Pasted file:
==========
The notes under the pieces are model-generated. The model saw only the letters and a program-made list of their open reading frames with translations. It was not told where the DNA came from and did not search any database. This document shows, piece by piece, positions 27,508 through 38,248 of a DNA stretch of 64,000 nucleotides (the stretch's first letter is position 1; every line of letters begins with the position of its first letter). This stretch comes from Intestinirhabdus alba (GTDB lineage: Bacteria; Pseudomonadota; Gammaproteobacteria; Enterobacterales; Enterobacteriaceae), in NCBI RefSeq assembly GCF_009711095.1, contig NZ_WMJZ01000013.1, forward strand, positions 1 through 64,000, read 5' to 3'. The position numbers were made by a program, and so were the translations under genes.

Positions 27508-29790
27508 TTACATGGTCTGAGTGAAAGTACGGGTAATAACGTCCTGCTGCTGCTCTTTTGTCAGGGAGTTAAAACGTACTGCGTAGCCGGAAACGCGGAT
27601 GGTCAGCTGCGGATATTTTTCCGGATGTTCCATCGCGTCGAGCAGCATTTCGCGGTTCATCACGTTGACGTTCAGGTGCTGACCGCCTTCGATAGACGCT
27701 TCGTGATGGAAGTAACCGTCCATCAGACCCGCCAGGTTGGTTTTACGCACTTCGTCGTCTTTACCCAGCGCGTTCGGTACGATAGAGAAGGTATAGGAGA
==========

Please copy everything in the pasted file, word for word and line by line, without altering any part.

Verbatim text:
The notes under the pieces are model-generated. The model saw only the letters and a program-made list of their open reading frames with translations. It was not told where the DNA came from and did not search any database. This document shows, piece by piece, positions 27,508 through 38,248 of a DNA stretch of 64,000 nucleotides (the stretch's first letter is position 1; every line of letters begins with the position of its first letter). This stretch comes from Intestinirhabdus alba (GTDB lineage: Bacteria; Pseudomonadota; Gammaproteobacteria; Enterobacterales; Enterobacteriaceae), in NCBI RefSeq assembly GCF_009711095.1, contig NZ_WMJZ01000013.1, forward strand, positions 1 through 64,000, read 5' to 3'. The position numbers were made by a program, and so were the translations under genes.

Positions 27508-29790
27508 TTACATGGTCTGAGTGAAAGTACGGGTAATAACGTCCTGCTGCTGCTCTTTTGTCAGGGAGTTAAAACGTACTGCGTAGCCGGAAACGCGGAT
27601 GGTCAGCTGCGGATATTTTTCCGGATGTTCCATCGCGTCGAGCAGCATTTCGCGGTTCATCACGTTGACGTTCAGGTGCTGACCGCCTTCGATAGACGCT
27701 TCGTGATGGAAGTAACCGTCCATCAGACCCGCCAGGTTGGTTTTACGCACTTCGTCGTCTTTACCCAGCGCGTTCGGTACGATAGAGAAGGTATAGGAGA